Japan is a great place to visit year-round, as every season and month has something different to offer in terms of activities, special events, and weather.
September is when the summer ends and the fall begins, and is characterized by smaller crowds, fall festivals, and mild temperatures.
Having visited Japan in September, I share firsthand practical tips on visiting the country then. This post covers:
- ⛰️ Unique things to do in September
- 👍 Pros and cons of visiting then
- 👕 What to pack in September
- 🍁 Weather conditions
- 🍀 Firsthand tips for visiting Tokyo, Osaka, and Kyoto in September
Planning a trip to Japan? This Japan travel guide covers practical things to know before arriving, including the best places to visit, cultural differences, and tipping etiquette.
Disclosure: Lists By Lukiih is readers-supported. If you buy through an affiliate link on this post, I may earn a small commission. Thanks!
September Weather in Japan
Japan has four seasons: spring, summer, fall, and winter. Each season’s exact dates vary by location, but September is generally known as the month when summer ends and autumn begins.
☀️ Early September Weather Conditions
You’ll generally experience summer weather during the beginning of the month. Here are some averages to know:
- 🌡️ The average temperature ranges from 75°F to 93°F in early September, so it’s hotter than many visitors expect.
- 🌧️ September averages 10 rainy days out of 30, and rain is more common during the first half of the month.
- ☀️ September starts with 13 hours of daylight time, so you’ll have plenty of time to explore.
🍀 My Experience: I visited Japan during the first two weeks of September. I went to five different areas, including Tokyo, Kyoto, Osaka, Mt. Fuji, and six southern islands near Hiroshima.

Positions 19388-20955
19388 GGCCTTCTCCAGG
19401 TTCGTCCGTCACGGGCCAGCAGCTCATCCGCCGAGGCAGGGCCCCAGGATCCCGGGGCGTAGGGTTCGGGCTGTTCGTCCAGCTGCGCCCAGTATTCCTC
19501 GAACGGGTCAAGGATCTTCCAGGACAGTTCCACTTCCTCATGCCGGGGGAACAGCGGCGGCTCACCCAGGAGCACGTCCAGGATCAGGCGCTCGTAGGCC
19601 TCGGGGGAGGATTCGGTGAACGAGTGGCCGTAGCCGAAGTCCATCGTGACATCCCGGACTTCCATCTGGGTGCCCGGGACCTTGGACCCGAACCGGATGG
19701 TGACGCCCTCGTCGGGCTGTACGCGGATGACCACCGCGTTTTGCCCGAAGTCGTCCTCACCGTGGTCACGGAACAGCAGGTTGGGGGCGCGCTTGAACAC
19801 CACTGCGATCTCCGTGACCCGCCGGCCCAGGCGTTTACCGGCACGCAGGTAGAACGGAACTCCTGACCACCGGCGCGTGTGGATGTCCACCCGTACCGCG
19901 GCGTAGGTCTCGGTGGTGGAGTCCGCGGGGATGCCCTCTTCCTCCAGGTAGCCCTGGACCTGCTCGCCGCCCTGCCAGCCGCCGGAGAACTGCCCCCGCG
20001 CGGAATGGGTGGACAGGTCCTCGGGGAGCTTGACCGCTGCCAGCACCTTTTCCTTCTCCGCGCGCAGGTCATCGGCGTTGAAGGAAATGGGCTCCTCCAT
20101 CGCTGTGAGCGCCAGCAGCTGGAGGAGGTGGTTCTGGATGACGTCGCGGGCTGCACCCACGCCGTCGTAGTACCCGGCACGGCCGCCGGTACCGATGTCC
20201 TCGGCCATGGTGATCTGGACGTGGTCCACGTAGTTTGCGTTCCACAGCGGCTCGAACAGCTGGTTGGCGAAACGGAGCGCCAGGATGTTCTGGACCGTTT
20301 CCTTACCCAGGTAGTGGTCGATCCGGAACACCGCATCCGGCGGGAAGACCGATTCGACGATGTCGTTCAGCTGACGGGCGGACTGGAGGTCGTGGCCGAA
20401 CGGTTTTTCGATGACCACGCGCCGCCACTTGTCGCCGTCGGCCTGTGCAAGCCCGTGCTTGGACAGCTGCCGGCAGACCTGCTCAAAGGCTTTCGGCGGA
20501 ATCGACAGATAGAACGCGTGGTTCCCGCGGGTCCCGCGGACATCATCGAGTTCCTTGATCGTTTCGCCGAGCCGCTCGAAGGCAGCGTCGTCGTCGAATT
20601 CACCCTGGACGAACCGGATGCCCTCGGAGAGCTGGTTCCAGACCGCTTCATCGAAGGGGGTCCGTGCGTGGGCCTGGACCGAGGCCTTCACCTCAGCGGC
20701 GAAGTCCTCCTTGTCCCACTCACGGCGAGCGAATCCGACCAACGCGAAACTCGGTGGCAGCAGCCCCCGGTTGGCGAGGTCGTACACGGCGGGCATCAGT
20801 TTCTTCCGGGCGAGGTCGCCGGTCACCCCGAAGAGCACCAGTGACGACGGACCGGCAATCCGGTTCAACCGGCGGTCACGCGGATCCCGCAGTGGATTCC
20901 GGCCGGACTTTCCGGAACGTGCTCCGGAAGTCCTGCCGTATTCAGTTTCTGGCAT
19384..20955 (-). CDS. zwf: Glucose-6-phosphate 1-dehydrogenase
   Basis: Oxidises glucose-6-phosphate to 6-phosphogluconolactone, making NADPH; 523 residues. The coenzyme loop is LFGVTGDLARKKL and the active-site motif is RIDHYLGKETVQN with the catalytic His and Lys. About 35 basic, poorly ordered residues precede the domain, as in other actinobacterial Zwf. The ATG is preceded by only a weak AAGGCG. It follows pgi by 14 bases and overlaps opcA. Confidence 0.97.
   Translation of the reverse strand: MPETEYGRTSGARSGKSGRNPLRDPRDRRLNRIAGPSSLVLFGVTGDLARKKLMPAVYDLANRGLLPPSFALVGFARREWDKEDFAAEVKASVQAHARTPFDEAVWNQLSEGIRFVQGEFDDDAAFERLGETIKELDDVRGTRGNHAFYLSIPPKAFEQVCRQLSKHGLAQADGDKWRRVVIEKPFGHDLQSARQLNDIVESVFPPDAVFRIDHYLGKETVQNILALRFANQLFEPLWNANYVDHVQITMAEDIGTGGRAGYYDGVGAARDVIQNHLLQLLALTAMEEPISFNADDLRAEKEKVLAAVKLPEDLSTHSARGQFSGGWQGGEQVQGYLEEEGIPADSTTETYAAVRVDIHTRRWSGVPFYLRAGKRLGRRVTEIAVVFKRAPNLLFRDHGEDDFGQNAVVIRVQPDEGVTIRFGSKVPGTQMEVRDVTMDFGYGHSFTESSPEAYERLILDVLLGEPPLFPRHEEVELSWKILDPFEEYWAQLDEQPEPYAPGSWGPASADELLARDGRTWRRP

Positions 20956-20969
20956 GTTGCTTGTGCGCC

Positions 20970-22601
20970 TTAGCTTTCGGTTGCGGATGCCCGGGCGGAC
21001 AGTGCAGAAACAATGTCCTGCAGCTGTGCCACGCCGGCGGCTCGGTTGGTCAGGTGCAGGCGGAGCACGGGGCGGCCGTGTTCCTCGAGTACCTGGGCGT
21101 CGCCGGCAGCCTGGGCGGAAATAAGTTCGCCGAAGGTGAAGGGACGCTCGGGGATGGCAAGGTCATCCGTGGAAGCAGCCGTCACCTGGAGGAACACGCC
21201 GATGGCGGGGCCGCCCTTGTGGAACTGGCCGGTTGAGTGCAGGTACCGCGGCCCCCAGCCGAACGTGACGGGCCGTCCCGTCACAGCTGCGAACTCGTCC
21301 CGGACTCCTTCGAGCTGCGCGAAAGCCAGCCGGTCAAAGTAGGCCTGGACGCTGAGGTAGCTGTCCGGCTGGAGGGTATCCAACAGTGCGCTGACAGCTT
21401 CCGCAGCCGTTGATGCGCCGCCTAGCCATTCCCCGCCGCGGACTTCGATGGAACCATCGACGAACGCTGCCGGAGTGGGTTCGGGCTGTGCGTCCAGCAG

During my trip, I primarily experienced hot days where I mostly wore tank tops, shorts, and the occasional light jacket. Of the 14 days I was there, I experienced some rain on six of the days and heavy rain on two of the days.
This 10-day Japan itinerary combines visiting Kyoto, Osaka, and Tokyo with two epic adventures.
🍁 Late September Weather Conditions
During the second half of September in Japan, you’ll start experiencing cooler temperatures and hints that fall is around the corner. Here are some averages to know:
- 🌡️ The average temperature ranges from 69°F to 87°F in the second half of September.
- 🌧️ Late September will continue to see some rainy days, but they should lessen as the month progresses.
- ☀️ September ends with 11 hours of daylight time with the sun setting around 5:30 pm.
🌧️ Typhoon Season in September
Japan’s rainy season is typically from early June to mid-July, so September is not part of the rainy season. However, it is part of the typhoon season. Typhoon season runs from July to October, with August and September being the peak season.
Typhoons mostly impact the western areas and southern islands, but they can appear in any part of Japan. During typhoon season, your travels may be impacted by heavy rain and strong winds.